GRACE :: Lung Cancer

Unresectable locally advanced NSCLC

Options and controversy around management options for unresectable stage IIIA and IIIB NSCLC

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High vs. Standard Dose Chest Radiation in Stage III Lung Cancer

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GRACE Cancer Video Library - Lung

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Dr. Jeffrey Bradley, Radiation Oncologist at Washington University in St. Louis, provides trial evidence showing that patients may not benefit from high dose chest radiation therapy vs. standard dose therapy.

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Transcript

This is a topic I’ve been a little passionate about over the past ten years or so. We published a paper in Lancet Oncology this past February, it was RTOG 0617, and it was a comparison of high dose radiation therapy, 74 Gy, versus standard dose radiation, 60 Gy, in patients with stage III non-small cell lung cancer. They were unresectable, they received either the high dose or standard dose of radiation, and they were further randomized to receive cetuximab or not; cetuximab is an EGFR antibody.

The trial was published — it didn’t show an advantage to high dose radiation therapy, in fact, it shows a disadvantage to high dose radiation therapy. The median survival of the patients that were treated with 60 Gy without cetuximab was 28 months, compared to 20 months for patients receiving high dose radiation therapy. It turns out, even though we used the most sophisticated treatment techniques at the time, perhaps normal tissue doses were the cause of the high dose arm failing to achieve a better outcome, and a poor outcome in fact. We look at this as the heart dose — it turned out to be very important. We didn’t place heart dose constraints because, at the time, no one was placing heart dose constraints, and now we find out that’s very important. So, our subsequent trials have included heart dose constraints going forward, within, at least, the Energy Oncology Cooperative Group.

Likewise, there was no advantage to cetuximab in this patient population. These patients were unselected for EGFR status, and there’s an indication from the paper that if you look for EGFR status, people who had a high H-score may have benefitted from that drug. Nevertheless, there was no distinct survival advantage to receive cetuximab.

So the standard of care nowadays is 60 Gy with concurrent chemotherapy  — in that trial we used weekly paclitaxel and carboplatinum. We also used two cycles of consolidative chemotherapy in that study.


Dr West

Core Principles of Managing Locally Advanced (Stage III) NSCLC

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Here’s a text-heavy but still brief summary “slidedoc” of what I would consider to be the core principles of managing locally advanced, or stage III, non-small cell lung cancer (NSCLC). This is a heterogeneous population that accounts for about 40% of the patients newly diagnosed with NSCLC, with some having far more extensive and bulky disease than others.  Though individual treatment recommendations should be made by the physicians directly reviewing the details of a patient’s case, the key principles still govern the overall plan.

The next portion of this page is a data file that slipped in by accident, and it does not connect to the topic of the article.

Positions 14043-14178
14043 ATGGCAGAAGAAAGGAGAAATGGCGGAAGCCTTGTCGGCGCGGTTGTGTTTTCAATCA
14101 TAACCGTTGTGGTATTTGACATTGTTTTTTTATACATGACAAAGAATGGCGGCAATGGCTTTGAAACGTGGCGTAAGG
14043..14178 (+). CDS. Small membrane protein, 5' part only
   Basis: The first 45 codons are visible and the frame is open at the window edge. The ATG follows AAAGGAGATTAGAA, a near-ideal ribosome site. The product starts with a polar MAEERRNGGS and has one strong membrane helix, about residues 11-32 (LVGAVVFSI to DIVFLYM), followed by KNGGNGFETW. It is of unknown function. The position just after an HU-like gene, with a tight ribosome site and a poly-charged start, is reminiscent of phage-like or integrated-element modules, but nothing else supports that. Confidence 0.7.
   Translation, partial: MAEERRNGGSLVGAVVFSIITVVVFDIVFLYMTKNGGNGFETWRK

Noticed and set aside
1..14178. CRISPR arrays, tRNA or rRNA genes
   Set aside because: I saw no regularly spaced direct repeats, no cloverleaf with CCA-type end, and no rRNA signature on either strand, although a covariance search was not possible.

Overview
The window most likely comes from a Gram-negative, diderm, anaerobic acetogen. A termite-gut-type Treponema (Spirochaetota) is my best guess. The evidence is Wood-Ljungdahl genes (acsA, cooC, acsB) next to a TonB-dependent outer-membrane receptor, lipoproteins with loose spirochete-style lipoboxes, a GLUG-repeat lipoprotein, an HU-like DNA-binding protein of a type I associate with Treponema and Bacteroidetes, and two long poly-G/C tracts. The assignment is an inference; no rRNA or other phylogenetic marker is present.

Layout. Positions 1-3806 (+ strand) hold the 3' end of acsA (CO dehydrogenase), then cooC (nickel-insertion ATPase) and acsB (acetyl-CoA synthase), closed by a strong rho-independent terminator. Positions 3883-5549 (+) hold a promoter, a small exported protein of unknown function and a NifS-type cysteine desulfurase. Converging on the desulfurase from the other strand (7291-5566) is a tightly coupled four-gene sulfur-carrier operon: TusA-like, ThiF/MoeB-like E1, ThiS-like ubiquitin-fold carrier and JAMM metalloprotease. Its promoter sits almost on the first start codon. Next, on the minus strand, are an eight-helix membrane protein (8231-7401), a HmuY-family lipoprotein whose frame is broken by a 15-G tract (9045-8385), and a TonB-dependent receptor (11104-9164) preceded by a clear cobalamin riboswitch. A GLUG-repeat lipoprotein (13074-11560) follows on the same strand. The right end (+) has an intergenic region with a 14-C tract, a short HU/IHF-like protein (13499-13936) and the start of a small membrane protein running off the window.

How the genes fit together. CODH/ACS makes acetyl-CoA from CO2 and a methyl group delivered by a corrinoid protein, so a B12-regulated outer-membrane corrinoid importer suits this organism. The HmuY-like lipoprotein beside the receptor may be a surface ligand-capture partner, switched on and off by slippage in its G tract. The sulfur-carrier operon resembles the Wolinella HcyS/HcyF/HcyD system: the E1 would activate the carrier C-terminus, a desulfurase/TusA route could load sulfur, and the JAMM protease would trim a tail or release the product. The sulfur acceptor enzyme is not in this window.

The hyperlinks are to this earlier Slidedoc: http://www.slideshare.net/JackWestMD/treating-invisible-disease-grace

And here’s the printable pdf file of the slides: Core Principles of Managing Locally Advanced NSCLC

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Dr West

ASCO Lung Cancer Highlights, Part 6: Predicting Benefit of Chemotherapy vs. EGFR Inhibitor Therapy in Second Line by Dr. David Gerber

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Dramatic benefit from EGFR inhibition in lung cancer with EGFR mutationsDr. David Gerber, University of Texas-Southwestern, reviews the results of the PROSE study of the Veristrat serum proteomics test to predict benefit of chemo or EGFR inhibitor for second line treatment of advanced lung cancer.

 

ASCO Lung Cancer Highlights, Part 6: Predicting Benefit of Chemotherapy vs. EGFR Inhibitor Therapy in Second Line Audio Podcast


Dr West

ASCO Lung Cancer Highlights, Part 5: Updates in Maintenance Therapy for Advanced NSCLC by Dr. David Gerber

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The PointBreak TrialDr. David Gerber, University of Texas-Southwestern, discusses results of two important trials of maintenance therapy in advanced NSCLC, including the PRONOUNCE trial and POINTBREAK trials.

 

ASCO Lung Cancer Highlights, Part 5: Updates in Maintenance Therapy for Advanced NSCLC Audio Podcast


Dr West

ASCO Lung Cancer Highlights, Part 4: Exploring the Role of Trimodality Therapy for Stage III NSCLC by Dr. David Gerber

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The Swiss SAKK 16/00 (IIIA/pN2 NSCLC) trial addressed this questionDr. David Gerber, University of Texas-Southwestern, reviews a Swiss study comparing tri-modality therapy with chemoradiation followed by surgery to chemo followed by surgery for stage IIIA NSCLC.

ASCO Lung Cancer Highlights, Part 4: Exploring the Role of Trimodality Therapy for Stage III NSCLC Audio Podcast


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